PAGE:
[Image courtesy of thegildedstag]
Last week, Johnson County’s Brian Newby dedicated a lengthy post to his ongoing challenges associated with finding polling places for next year’s elections in Kansas. It’s a fascinating look (with a nod to two constant themes here) at 1) how there is no such thing as small stuff and 2) how life is what happens while you were making other plans. Here’s Brian (with the occasional emphasis from me):
In the spirit of “a picture is worth a thousand words,” the table below says a lot, but I still will need to add a couple of hundred words of color for the full effect.
“Table” in this Thanksgiving post relates to a text-based table. But, it’s worth comparing our situation to a restaurant maitre d’ hoping to accommodate a large party.
The table represents a response from one of our school districts regarding school availability for 2014’s elections. The district has been very responsive to our requests, but the table highlights polling place issues on many levels.
First, know that the April election only encompasses four cities and only some portions of one of those cities spill into this school district. The February election is a primary, if needed, for any of those four cities.
The August election is a countywide primary and the November election is a countywide general election.
Our objective is to keep voters at the same location throughout an entire cycle. We often get complaints that polling places move frequently, and if you lived in this school district, the table below gives you a pretty good indication why they move (“X” indicates facility availability):
So, of the 15 sites above, only four are available for all four elections and, actually, for the two big ones as well. Further, only two of the four meet our needs as polling places.
On the good side, all four are gymnasiums, so they have plenty of space. However, one, “BVM Gym,” was an extremely high-volume location in the presidential election with 10 voting machines and nearly 3,000 registered voters. Those voters need a new home, at least for August. If we only send them elsewhere for August, but back home in November, we’ll field at least 100 complaints and we don’t exactly have enough people to answer the phones on slow days.
(As an aside, we have an extremely clear-cut vision for our website: to reduce phone calls. This isn’t flippant. We don’t have enough people to answer the phone. We’ll get 8,000 calls on election day, for instance. Our site is essentially a reference tool where we try to guess/predict the various needs stakeholders have and provide as much self-service information as possible).
Back to the key polling place point–through 2008, our office (and, I think most others) demonstrated election service by the number of polling places utilized. The number always increased, presidential election to presidential election.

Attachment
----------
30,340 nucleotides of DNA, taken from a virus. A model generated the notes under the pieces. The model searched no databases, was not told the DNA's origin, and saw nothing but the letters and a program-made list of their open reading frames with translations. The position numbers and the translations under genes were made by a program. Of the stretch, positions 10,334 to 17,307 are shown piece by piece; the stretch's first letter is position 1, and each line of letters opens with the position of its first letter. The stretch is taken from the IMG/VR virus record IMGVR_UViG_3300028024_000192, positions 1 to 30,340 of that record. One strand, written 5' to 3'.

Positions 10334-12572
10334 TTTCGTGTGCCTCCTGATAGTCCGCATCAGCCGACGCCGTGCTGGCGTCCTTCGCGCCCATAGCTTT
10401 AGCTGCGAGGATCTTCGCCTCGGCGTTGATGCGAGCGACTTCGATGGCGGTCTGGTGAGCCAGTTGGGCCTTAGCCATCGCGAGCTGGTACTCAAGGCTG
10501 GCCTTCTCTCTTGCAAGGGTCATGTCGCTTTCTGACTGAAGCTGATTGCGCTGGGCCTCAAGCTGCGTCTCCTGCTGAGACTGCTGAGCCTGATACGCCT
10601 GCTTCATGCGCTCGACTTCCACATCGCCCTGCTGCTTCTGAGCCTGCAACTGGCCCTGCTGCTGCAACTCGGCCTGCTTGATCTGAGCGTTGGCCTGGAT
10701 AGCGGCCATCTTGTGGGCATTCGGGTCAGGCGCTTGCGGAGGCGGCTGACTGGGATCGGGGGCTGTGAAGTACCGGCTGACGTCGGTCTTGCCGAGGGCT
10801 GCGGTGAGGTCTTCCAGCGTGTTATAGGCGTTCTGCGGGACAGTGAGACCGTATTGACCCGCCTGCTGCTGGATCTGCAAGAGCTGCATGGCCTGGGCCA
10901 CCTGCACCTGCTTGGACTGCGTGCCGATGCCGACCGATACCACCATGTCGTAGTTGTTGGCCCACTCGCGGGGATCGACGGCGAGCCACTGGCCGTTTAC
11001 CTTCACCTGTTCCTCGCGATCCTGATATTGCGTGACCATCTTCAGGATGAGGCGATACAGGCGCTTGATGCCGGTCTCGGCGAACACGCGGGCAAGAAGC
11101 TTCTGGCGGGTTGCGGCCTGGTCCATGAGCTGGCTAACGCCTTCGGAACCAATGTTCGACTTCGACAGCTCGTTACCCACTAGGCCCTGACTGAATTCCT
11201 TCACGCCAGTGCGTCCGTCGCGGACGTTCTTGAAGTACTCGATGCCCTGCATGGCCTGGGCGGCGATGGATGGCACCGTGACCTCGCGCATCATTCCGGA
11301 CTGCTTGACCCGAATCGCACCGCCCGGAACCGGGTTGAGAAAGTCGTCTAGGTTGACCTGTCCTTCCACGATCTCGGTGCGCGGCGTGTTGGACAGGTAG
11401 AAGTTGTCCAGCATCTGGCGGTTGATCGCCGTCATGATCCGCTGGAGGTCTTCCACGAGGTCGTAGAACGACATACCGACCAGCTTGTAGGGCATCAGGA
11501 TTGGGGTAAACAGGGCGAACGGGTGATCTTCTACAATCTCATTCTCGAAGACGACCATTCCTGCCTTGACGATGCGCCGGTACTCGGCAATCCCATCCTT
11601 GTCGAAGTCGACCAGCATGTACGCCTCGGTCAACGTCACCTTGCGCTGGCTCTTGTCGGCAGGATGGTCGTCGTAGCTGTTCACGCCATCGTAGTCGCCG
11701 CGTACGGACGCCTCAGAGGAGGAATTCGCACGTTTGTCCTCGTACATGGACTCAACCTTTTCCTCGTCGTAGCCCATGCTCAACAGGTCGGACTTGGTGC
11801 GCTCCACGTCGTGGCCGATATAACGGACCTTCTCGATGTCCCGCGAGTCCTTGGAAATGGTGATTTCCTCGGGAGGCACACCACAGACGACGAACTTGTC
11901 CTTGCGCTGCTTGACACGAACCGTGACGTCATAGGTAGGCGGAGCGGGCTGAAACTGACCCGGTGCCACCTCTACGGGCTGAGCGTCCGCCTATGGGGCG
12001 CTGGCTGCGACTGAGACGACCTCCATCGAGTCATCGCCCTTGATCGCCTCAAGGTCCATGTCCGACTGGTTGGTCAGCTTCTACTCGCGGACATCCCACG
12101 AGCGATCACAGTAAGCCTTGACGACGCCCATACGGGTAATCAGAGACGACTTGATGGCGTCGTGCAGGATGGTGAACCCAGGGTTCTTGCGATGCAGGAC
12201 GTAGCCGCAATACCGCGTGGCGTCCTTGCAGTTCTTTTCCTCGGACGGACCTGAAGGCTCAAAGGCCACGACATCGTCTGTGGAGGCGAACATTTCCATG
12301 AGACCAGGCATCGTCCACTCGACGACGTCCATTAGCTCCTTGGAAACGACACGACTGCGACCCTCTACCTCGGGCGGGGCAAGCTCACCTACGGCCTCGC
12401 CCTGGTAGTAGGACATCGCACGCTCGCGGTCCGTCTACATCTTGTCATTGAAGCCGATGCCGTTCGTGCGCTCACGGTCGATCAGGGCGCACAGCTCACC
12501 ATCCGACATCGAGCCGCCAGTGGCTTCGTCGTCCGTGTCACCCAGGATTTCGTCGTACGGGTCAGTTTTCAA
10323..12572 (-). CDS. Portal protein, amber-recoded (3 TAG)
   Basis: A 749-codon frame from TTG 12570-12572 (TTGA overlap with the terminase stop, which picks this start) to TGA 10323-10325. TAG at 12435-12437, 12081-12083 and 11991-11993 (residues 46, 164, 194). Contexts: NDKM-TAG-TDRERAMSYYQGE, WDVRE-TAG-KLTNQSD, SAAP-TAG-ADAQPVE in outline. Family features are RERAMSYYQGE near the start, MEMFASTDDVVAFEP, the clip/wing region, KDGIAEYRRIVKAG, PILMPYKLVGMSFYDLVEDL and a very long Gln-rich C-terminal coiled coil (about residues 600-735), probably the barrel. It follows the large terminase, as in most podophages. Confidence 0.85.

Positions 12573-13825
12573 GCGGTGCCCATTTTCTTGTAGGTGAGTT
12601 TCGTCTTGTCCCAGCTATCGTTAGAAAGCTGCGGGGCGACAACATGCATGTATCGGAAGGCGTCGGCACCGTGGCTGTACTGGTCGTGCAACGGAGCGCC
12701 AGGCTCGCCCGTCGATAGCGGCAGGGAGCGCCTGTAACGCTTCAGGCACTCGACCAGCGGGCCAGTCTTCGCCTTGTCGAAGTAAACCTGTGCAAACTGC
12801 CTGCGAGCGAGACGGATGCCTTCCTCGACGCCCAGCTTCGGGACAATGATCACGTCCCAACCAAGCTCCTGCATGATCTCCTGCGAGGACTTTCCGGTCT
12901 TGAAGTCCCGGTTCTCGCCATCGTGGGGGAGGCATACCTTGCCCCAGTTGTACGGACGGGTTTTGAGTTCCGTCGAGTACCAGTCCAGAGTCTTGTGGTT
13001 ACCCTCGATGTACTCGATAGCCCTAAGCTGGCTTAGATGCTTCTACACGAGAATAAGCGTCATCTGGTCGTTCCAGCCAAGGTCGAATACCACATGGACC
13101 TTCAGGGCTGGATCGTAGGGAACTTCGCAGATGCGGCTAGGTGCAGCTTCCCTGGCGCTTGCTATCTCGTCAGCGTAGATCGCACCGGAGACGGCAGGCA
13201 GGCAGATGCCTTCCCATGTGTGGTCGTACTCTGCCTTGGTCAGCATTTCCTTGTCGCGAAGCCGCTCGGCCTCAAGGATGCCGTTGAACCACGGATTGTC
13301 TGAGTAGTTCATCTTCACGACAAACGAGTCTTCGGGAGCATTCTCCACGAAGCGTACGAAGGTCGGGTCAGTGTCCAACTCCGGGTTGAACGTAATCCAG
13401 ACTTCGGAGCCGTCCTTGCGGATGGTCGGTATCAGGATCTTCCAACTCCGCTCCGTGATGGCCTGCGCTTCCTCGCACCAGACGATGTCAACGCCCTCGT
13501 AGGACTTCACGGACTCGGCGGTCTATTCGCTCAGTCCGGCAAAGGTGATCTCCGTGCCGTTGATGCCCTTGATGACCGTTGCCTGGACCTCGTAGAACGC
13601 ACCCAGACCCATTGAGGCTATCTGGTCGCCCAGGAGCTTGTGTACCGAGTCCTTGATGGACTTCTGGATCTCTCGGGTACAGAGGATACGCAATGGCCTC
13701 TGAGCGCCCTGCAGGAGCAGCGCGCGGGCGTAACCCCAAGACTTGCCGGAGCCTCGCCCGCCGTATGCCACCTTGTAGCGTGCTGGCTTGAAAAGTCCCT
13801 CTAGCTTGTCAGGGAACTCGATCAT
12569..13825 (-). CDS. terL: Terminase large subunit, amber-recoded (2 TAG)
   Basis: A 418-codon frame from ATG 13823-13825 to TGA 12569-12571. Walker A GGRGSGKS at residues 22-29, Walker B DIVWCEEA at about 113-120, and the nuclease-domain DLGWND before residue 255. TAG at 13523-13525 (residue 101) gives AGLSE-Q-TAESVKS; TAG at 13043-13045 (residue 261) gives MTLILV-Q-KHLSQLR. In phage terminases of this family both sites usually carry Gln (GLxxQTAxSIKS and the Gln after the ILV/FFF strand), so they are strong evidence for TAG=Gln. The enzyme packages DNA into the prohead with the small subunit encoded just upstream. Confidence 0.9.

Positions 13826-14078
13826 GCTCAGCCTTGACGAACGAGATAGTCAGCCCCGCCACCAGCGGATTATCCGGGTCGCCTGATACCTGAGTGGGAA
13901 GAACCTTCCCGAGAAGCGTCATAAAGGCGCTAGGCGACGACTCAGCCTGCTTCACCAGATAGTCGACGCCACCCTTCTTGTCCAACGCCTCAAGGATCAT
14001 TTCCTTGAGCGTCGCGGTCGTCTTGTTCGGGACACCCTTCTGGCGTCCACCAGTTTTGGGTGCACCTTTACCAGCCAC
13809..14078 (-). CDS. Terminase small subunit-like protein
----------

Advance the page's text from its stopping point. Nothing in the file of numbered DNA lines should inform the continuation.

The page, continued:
The new paradigm is, “How few polling places can we utilize and still administer the election?”
It’s akin to my Sprint days, late 1990s, when our revenue per minute was dropping. The “Dime Lady” was an icon by then as our customers were pushing for three-cents-per-minute domestic rates. Someone piped up in a room that soon we will be talking minutes per cent, instead of cents per minute.
That was a revolutionary thought–and correct. It drove different behavior.
Where I thought once that we’d be up to 300 polling places in 2016, we’ve got to consider what would happen if we only had 100.
Of the 300, they’d be evenly split between schools, churches, and “other.” “Other” includes banks, restaurants, senior living centers, and VFW Halls.
Without schools–and we’re headed that way unless we can get spring elections moved to November and a school holiday for voting–we’re left with churches and “other,” and “other” is a tenuous category, subject to economic and capacity issues. A senior living center, for instance, may contain 700 registered voters, but few nearby voters can be assigned because there may only be five public parking spaces.
And, of course, our advance voting sites are in peril, too. Our location in Shawnee is now a toy store, and there are fewer open storefronts than there were in 2007, or 2011 for that matter.
It’s a stresser. We have a party of 380,000 we need to seat. They’re willing to be split up, but they’d like to eat on the same day, if possible.
We don’t exactly need a bigger boat, but we definitely are going to need more boats than it’s looking like we’ll have.
To rip off yet another saying: it takes a village – as long as enough of the villagers are willing to share their buildings often enough in a given year.
Thanks, as always, to Brian for sharing!